Patients with advanced non-small cell lung cancer (NSCLC) may be more effectively and safely tested for clinically relevant mutations — used to help guide treatment course — with a blood-based test rather than a tissue biopsy, the current standard for detecting such mutations, a study published in the journal of Clinical Cancer Research suggests.
The study, “Detection of therapeutically targetable driver and resistance mutations in lung cancer patients by next generation sequencing of cell-free circulating tumor DNA,” reveals that cell-free circulating tumor DNA (ctDNA) in the blood can be used to identify mutations usually found through tissue biopsies. Because this test is more feasible than biopsies, serial blood samples may also be used to follow disease progression, identifying new treatment-resistant mutations that appear as the disease progresses, and that may influence patient care.
“This represents a bit of a paradigm shift,” Erica L. Carpenter, PhD, MBA, director of the Circulating Tumor Material Laboratory, research assistant professor at the Perelman School of Medicine at the University of Pennsylvania, and the study’s senior author, said in a press release. “The tissue biopsy sequencing result has been considered the gold standard against which one compares the ctDNA result.
“Our work suggests that one can act on a ctDNA result, even in the absence of the so-called gold standard, and get a clinical response in these patients. It also offers the advantage of testing without discomfort to the patient and possible risks associated with invasive biopsies,” Carpenter said.
Researchers enrolled patients with advanced NSCLC, treated at the university’s Abramson Cancer Center, who had their blood samples sent for ctDNA testing as part of their clinical care. The genomic analysis was performed with the 70-gene Guardant360 panel at Guardant Health in California.
Among the 120 enrolled patients, 50 had available tissue biopsies, which were analyzed using a 47-gene panel and compared with the results of the ctDNA testing.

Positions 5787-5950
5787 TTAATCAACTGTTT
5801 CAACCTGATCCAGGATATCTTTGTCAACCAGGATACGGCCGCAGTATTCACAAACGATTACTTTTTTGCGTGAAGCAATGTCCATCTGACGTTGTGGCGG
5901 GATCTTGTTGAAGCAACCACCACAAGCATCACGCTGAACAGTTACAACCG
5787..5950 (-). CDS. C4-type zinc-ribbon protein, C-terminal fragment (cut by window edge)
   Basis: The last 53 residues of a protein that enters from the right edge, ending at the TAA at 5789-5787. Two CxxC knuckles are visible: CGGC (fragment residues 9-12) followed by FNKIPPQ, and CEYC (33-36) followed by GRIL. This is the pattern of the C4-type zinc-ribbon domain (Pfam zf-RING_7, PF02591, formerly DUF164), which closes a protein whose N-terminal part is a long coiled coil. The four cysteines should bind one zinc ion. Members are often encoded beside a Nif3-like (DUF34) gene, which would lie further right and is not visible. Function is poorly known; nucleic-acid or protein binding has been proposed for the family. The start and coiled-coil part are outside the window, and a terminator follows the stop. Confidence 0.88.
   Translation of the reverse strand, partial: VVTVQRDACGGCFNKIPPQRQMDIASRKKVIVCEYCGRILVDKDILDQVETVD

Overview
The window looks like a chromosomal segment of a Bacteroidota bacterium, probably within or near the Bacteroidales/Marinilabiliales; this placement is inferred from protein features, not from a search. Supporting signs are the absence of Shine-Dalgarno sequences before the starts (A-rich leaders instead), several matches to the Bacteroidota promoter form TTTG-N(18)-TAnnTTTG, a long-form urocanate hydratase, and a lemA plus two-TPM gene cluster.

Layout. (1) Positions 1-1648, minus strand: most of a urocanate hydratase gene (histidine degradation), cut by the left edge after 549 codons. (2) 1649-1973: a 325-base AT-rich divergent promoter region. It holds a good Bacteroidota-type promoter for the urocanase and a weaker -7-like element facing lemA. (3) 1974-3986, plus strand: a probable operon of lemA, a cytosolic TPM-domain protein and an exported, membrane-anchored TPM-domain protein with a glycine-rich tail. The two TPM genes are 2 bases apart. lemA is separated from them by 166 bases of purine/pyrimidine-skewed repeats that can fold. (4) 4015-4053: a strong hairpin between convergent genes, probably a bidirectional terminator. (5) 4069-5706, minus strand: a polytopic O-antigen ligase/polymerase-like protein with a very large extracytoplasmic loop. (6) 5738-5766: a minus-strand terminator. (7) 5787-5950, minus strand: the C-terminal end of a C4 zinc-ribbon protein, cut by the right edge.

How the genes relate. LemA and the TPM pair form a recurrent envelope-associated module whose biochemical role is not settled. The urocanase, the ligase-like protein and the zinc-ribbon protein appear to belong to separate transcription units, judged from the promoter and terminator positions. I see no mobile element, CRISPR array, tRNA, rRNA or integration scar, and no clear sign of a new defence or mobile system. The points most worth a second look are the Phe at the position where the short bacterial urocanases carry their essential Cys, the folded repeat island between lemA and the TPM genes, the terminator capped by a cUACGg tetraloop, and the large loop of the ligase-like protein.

Among the detected mutations, 41 were detected by both methods, and 24 and 19 targetable EGFR mutations — which are driver mutations of lung disease — were detected by tissue samples and ctDNA samples alone, respectively.
Importantly, the researchers found that when both samples were collected at the same time, the two tests had nearly 100 percent concordance. But as time between the collection of the tissue sample and the ctDNA sample increased, discordance between the tests also increased. This suggested that the blood test was able to detect new mutations that had evolved for the cancer to resist treatment, which were not detectable at the initial tissue biopsies.
Notably, the researchers analyzed serial ctDNAs done in six patients, as part of disease surveillance. These helped them identify driver or resistance mutations, including EGFR and ALK mutations, that could be targeted with existing therapies and so help guide clinical decision-making. This suggests that blood-based analysis of ctDNA can yield results with high clinical relevance in patients with NSCLC.
Researchers believe the next step is to evaluate ctDNA samples at diagnosis to see how they compare with biopsy samples, and in the context of metatastic NSCLC that is genetically highly distinct.
“The ever-expanding number of targeted therapies for lung cancer patients has been accompanied by a need for diagnostics with real-time detection of therapeutically targetable mutations,” said Corey J. Langer, MD, a professor of Hematology/Oncology and director of the Thoracic Oncology Program in Penn’s Abramson Cancer Center, and a treating physician on the trial. “More and more, liquid biopsies are proving to help fill this need. While tissue samples will likely remain a major part of the initial diagnostic process, this non-invasive approach appears to be another powerful tool in our toolbox to help determine the best course of treatment for lung cancer patients.”